When people talk about fantasy worlds, they often mean worlds populated with dwarves, elves, and magic. But in a way, stepping onto the convention floor of the Prospectors and Developers Association of Canada (PDAC) conference did feel like a fantasy. As the biggest mining conference on Earth, it’s frequented by some of the wealthiest in the world. It’s a place where smoked salmon and fancy cheeses lie heaped on trestle tables, free for the taking. Where dark-suited white businessmen modestly acknowledge the opportunities they create for “the Indigenous.” Where mining companies advertise investments in their projects by offering up entire countries like they’re new brands of kombucha. Try Ecuador!
Standing in crowds of laughing, mingling geologists, mining engineers, CEOs, and government representatives, it was genuinely hard to remember where they got their power and wealth, thousands of miles away.
The Mining Injustice Solidarity Network seeks to do just that. MISN brings attention to the aspects of mining many would rather not think about: human rights abuses, environmental destruction, and lawsuits and tax evasion.
And this year, they did it through a treasure hunt. Participants showed up to a bar near the event, and coordinators from MISN handed them a series of questions to ask specific company representatives. The “hunters” then plunged into the conference.
“It’s a very different world than my own,” said Clay Barnett, who participated in the hunt.
While MISN organized the treasure hunt to function as a “creative disruption,” Barnett said he wasn’t out to antagonize. “I’m not an obtrusive person. I was in some ways just trying to understand the world that those people are inhabiting. I think I shook them up more by wearing my jeans than by asking my questions. They’re all wearing these suits… you know, the ‘I have money, so do you, let’s make more together’ look. That vibe is very strong. I don’t hate that. It’s interesting.”
The hunt directives ranged from asking lighter questions to more challenging, complex inquiries. “I think the most fucked up thing isn’t what is seen here, but what is absent,” said Emily Green, collective member of MISN. “For example, there was a big spill last year, [but the company involved] is not here this year. One of the questions in our treasure hunt is to look for a mention of that oil spill. And it’s a trick question, because you will not find that anywhere.”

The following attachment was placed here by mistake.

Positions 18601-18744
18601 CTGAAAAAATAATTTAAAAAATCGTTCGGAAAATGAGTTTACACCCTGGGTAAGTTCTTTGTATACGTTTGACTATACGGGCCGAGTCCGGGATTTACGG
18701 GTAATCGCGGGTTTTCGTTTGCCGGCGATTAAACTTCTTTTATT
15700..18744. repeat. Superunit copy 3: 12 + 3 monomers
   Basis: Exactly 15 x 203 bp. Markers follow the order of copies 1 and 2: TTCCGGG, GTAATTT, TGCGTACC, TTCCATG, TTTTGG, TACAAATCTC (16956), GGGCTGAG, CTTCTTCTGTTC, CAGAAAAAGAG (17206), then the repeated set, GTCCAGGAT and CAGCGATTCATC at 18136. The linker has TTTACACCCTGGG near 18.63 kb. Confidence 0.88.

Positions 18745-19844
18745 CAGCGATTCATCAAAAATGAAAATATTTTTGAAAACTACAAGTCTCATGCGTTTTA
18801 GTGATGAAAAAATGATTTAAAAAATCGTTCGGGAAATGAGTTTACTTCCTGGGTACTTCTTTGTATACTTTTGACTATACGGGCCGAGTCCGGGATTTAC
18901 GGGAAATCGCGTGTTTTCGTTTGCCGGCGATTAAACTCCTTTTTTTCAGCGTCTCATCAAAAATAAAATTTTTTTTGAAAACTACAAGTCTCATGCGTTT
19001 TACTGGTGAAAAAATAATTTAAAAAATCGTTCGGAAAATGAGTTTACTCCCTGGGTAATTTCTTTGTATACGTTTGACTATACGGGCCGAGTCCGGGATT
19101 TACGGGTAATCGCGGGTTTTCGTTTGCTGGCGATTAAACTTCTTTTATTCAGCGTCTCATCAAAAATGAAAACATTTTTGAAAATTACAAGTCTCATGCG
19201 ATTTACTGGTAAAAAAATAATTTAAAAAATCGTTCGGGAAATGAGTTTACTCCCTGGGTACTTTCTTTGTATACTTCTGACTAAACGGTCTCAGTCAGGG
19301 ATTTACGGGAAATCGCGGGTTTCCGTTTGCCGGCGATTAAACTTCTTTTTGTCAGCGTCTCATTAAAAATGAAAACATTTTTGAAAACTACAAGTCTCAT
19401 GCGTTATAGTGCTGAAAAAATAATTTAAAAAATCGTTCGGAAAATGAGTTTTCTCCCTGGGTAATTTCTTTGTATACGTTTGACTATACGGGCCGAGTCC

But why use a treasure hunt to push these issues to the fore?
“Public actions can become empty rituals,” says Green. “In our four years of attending PDAC, our strategy has included rallies, but we don’t want to default into an activism ‘formula.’ We want to think strategically about what our goals are.”
The questions were an invitation to consider the challenges of those impacted by the mining industry, and show that people are paying attention.
Emmet McAleer is from Greencastle, Ireland, a place officially designated as an Area of Outstanding Natural Beauty. It’s ecologically unique, home to rare species such as the parrot mussel. It’s also soon to be affected by a major gold mine project. McAleer travelled from Ireland to the PDAC out of his own pocket. He explained that the cyanide processing plant and waste dump for the project will be located less than a kilometre from his community’s local primary school and playground.
He strongly disagrees with widely touted notion that mining benefits the areas where it happens. “The financial rewards will go almost exclusively to this company. There’s a small tax that will go to the Queen, but almost nothing that will go back into the local economy,” he said.
“We’ll be left with this wasteland. This toxic dump. We’re a place with a lot of rural agriculture, a lot of families. It will be a massive threat to our way of life if this company is allowed to come in and do what they want here. It’s frustrating when you’re arguing a point that feels so clear, to be made to feel like your worries mean nothing.”
It was easy to get the sense at PDAC that not all mining offences come as a result of outright cruelty, but a lot of ignorance. An executive involved in a mine in Ecuador said in a talk: “We arrive in these places where there’s nothing but trees. We leave with fully functional mines and business opportunities. And that’s something I feel good about.” He smiled, nodded, and stepped down to rapturous applause.
The treasure hunt felt like a powerful way to ask the questions affected communities want asked, and include their voices in a place where their worries are too-often disregarded, overlooked, and explained away. In places where the truth can feel so different depending on who you ask, the most important thing we can do is to keep asking the questions.